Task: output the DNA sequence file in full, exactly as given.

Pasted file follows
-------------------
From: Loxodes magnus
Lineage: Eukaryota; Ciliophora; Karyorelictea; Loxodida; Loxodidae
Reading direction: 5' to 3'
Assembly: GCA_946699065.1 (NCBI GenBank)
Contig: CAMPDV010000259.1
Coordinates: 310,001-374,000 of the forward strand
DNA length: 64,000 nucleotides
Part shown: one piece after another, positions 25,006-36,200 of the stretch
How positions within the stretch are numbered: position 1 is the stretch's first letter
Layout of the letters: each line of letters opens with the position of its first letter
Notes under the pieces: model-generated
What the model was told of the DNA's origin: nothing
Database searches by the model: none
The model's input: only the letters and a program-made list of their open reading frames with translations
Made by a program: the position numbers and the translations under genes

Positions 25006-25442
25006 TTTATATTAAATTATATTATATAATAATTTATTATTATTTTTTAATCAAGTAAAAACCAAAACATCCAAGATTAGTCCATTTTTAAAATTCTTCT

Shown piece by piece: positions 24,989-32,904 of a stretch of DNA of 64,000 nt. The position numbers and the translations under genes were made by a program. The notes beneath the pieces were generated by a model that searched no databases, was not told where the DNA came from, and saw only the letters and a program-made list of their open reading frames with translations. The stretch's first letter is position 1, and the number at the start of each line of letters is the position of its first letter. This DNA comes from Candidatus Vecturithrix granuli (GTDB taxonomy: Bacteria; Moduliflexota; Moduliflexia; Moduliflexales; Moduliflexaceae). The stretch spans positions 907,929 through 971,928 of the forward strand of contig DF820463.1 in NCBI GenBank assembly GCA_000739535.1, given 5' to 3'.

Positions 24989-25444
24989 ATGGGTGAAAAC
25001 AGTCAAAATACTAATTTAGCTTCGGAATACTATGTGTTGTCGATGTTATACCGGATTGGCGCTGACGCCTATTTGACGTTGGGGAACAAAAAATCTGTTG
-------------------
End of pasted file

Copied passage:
From: Loxodes magnus
Lineage: Eukaryota; Ciliophora; Karyorelictea; Loxodida; Loxodidae
Reading direction: 5' to 3'
Assembly: GCA_946699065.1 (NCBI GenBank)
Contig: CAMPDV010000259.1
Coordinates: 310,001-374,000 of the forward strand
DNA length: 64,000 nucleotides
Part shown: one piece after another, positions 25,006-36,200 of the stretch
How positions within the stretch are numbered: position 1 is the stretch's first letter
Layout of the letters: each line of letters opens with the position of its first letter
Notes under the pieces: model-generated
What the model was told of the DNA's origin: nothing
Database searches by the model: none
The model's input: only the letters and a program-made list of their open reading frames with translations
Made by a program: the position numbers and the translations under genes

Positions 25006-25442
25006 TTTATATTAAATTATATTATATAATAATTTATTATTATTTTTTAATCAAGTAAAAACCAAAACATCCAAGATTAGTCCATTTTTAAAATTCTTCT

Shown piece by piece: positions 24,989-32,904 of a stretch of DNA of 64,000 nt. The position numbers and the translations under genes were made by a program. The notes beneath the pieces were generated by a model that searched no databases, was not told where the DNA came from, and saw only the letters and a program-made list of their open reading frames with translations. The stretch's first letter is position 1, and the number at the start of each line of letters is the position of its first letter. This DNA comes from Candidatus Vecturithrix granuli (GTDB taxonomy: Bacteria; Moduliflexota; Moduliflexia; Moduliflexales; Moduliflexaceae). The stretch spans positions 907,929 through 971,928 of the forward strand of contig DF820463.1 in NCBI GenBank assembly GCA_000739535.1, given 5' to 3'.

Positions 24989-25444
24989 ATGGGTGAAAAC
25001 AGTCAAAATACTAATTTAGCTTCGGAATACTATGTGTTGTCGATGTTATACCGGATTGGCGCTGACGCCTATTTGACGTTGGGGAACAAAAAATCTGTTG